It’s hard to believe that fifteen years ago I considered my ability to speak fluent Korean a handicap in my career. Playing up my bi-lingual ability, I figured, would make me seem like a cultural misfit. And with good reason. I entered the workforce back in the bad old days when globalization and multi-culturalism were exotic concepts to most Americans.
But even today I find many bi-lingual Asian Americans worrying that they will marginalize themselves in the minds of employers if they play up their bi-cultural backgrounds and bi-lingual abilities. If you ever encounter that kind of attitude, you’re talking to the wrong employers!
Today the top companies in the fastest growing fields are making a concerted push to seek out bi-lingual Asian Americans. Among them are industry-leading companies like Bayer, GSK, Ford, State Farm, Allstate and KPMG. The choicest employers are making a special effort to attract bi-cultural workers with bi-lingual skills by offering compensations and opportunities for advancement that factor in the value of such people to corporate growth plans.
What accounts for the strong interest in bi-linguals? The most important factors include the need for businesses to outsource internationally both products and services and the evolution of increasingly sophisticated marketing strategies that target immigrant populations as keys to revenue growth.
The ongoing business booms in countries like China, India, Korea, Vietnam and the Philippines — as well as the robust Asian immigration rates — mean that opportunities for bi-lingual Asian Americans abound in every industry. What follows is a brief list of fields experiencing the highest growth in demand for bi-lingual professionals.
Nowhere is trust more important than in money matters. Nothing is more essential to building trust then the ability to communicate fluently in the client’s native language. Corporate giants that deal in insurance, investments, mortgage lending and other financial services know that in a mature economy with a low population growth like the U.S., success hinges on winning new customers among fast-growing immigrant populations. Recruiting Asian Americans fluent in both English and in their parents’ native languages are key components of the growth strategies of companies like State Farm, Prudential Securities, Allstate, Bank of America, Washington Mutual and many others. People with the skills to tap this demand can enjoy high earnings limited only by their ambition and energy.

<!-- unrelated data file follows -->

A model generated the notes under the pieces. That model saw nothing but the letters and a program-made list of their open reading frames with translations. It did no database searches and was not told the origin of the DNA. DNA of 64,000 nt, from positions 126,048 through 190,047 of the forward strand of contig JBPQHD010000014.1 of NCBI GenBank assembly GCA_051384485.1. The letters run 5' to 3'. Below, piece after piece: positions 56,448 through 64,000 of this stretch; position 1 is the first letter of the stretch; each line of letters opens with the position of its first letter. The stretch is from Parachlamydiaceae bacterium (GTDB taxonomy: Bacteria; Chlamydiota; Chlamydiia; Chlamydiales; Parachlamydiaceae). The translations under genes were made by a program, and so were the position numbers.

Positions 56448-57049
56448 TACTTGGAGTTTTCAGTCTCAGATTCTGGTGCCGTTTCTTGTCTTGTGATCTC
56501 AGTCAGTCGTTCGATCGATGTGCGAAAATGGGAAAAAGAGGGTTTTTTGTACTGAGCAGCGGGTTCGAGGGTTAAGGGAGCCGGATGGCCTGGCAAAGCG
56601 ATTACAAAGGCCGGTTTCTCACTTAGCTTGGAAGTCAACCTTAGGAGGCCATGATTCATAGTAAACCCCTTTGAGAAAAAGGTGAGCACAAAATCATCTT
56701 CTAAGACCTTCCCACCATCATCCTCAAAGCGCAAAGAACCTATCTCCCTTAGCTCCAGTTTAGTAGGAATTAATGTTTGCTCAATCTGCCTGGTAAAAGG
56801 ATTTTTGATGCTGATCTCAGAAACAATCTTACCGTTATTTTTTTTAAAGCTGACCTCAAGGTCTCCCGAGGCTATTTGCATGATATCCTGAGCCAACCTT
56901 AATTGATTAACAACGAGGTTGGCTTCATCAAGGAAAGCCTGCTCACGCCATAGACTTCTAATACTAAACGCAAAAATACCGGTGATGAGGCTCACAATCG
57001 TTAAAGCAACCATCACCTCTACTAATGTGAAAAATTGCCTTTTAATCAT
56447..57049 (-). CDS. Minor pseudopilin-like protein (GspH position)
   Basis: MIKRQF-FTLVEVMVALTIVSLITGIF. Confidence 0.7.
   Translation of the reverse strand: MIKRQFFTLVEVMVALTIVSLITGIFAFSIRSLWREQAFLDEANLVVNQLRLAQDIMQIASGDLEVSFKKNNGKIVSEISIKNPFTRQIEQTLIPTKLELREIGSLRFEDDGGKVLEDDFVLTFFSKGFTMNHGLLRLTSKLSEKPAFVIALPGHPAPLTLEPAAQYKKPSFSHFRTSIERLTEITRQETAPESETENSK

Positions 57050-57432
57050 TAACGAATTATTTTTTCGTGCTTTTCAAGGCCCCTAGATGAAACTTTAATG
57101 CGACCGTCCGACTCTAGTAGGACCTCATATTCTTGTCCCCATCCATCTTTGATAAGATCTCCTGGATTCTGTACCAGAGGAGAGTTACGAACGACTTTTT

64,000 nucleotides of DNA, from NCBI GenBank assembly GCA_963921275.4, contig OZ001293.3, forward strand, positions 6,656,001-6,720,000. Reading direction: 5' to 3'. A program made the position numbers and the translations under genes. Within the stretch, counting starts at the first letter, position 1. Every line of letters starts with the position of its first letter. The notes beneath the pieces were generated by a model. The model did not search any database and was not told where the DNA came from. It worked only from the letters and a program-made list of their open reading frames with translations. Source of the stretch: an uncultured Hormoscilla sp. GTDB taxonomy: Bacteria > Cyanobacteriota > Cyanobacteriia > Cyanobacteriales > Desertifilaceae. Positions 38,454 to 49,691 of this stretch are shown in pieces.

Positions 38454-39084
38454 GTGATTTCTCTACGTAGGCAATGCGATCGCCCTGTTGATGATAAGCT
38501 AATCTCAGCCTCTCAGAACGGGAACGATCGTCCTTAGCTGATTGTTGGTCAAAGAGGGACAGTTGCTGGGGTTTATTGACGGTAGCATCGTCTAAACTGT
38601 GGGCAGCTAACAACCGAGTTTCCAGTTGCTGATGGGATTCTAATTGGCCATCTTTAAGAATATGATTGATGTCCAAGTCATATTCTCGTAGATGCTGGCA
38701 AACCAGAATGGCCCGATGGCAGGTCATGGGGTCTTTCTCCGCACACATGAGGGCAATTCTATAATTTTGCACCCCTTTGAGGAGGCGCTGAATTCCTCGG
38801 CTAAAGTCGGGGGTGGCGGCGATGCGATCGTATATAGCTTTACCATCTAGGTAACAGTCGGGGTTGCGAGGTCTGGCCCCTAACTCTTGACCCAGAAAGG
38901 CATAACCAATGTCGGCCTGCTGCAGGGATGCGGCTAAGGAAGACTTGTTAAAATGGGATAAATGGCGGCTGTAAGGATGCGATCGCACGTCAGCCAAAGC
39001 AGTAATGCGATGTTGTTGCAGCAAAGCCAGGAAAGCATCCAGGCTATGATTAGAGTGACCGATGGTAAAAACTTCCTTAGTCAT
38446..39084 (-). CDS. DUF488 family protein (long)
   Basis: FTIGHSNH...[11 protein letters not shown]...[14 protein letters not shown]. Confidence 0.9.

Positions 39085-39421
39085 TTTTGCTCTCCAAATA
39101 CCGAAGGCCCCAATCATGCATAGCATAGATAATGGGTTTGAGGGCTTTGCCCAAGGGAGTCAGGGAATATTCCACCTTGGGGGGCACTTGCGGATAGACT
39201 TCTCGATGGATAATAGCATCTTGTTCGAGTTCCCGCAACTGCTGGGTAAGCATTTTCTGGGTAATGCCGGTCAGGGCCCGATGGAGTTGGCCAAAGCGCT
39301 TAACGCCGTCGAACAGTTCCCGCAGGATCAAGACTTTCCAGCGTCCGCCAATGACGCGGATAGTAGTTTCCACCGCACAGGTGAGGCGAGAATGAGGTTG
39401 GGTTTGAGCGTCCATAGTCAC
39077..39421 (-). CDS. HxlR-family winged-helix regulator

Hospitals in today’s American cities have trouble keeping up with the demand for health-care personnel who can communicate with immigrants with limited English-language ability. Especially where precious seconds can mean the difference between life and death, the shortage of bi-lingual staff is being addressed through stop-gap measures like asking high-school volunteers or even the patient’s children to translate. As recently publicized in the media, the resulting problems in diagnosis and treatment have opened the door to needless suffering and medical malpractice suits. The demand for bi-lingual Asians in the healthcare field will remain robust for years, if not decades, to come.
National Security/Diplomatic Corps
9/11 showed the U.S. the importance of understanding the mentality and tactics of foreign powers, both hostile and friendly. The biggest weakness of U.S. intelligence has been a shortage of analysts and agents capable of monitoring and interpreting foreign-language public and private communications as well as maintaining meaningful dialogue with the governments of other nations. The big push to correct that deficiency has U.S. intelligence organizations like the NSA, CIA, FBI, DIA, Naval Intelligence, as well as the State Department, conducting ongoing recruitment efforts toward bi-lingual Americans, especially of Middle Eastern and Asian nationalities. Much of the resources and openings once directed toward Europe are being diverted toward Asia as of 2006, creating opportunities that didn’t exist in the past. Next
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